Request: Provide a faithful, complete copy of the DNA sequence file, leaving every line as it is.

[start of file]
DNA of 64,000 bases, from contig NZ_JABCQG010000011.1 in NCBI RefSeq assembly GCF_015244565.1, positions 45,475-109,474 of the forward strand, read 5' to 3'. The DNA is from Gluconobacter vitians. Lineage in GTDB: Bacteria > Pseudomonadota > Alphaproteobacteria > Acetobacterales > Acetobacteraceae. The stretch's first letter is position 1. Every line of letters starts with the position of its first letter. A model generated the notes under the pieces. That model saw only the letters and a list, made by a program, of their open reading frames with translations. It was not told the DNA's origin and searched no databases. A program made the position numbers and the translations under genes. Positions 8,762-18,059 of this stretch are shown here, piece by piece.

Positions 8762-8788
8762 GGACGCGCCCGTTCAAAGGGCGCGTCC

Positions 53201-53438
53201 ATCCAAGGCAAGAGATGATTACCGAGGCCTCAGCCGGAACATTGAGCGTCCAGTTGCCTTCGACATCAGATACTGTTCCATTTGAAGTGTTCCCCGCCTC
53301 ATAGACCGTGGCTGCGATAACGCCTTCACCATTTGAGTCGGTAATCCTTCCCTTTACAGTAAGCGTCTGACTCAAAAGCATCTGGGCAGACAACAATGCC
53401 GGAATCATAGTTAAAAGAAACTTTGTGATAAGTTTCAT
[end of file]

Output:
DNA of 64,000 bases, from contig NZ_JABCQG010000011.1 in NCBI RefSeq assembly GCF_015244565.1, positions 45,475-109,474 of the forward strand, read 5' to 3'. The DNA is from Gluconobacter vitians. Lineage in GTDB: Bacteria > Pseudomonadota > Alphaproteobacteria > Acetobacterales > Acetobacteraceae. The stretch's first letter is position 1. Every line of letters starts with the position of its first letter. A model generated the notes under the pieces. That model saw only the letters and a list, made by a program, of their open reading frames with translations. It was not told the DNA's origin and searched no databases. A program made the position numbers and the translations under genes. Positions 8,762-18,059 of this stretch are shown here, piece by piece.

Positions 8762-8788
8762 GGACGCGCCCGTTCAAAGGGCGCGTCC

Positions 53201-53438
53201 ATCCAAGGCAAGAGATGATTACCGAGGCCTCAGCCGGAACATTGAGCGTCCAGTTGCCTTCGACATCAGATACTGTTCCATTTGAAGTGTTCCCCGCCTC
53301 ATAGACCGTGGCTGCGATAACGCCTTCACCATTTGAGTCGGTAATCCTTCCCTTTACAGTAAGCGTCTGACTCAAAAGCATCTGGGCAGACAACAATGCC
53401 GGAATCATAGTTAAAAGAAACTTTGTGATAAGTTTCAT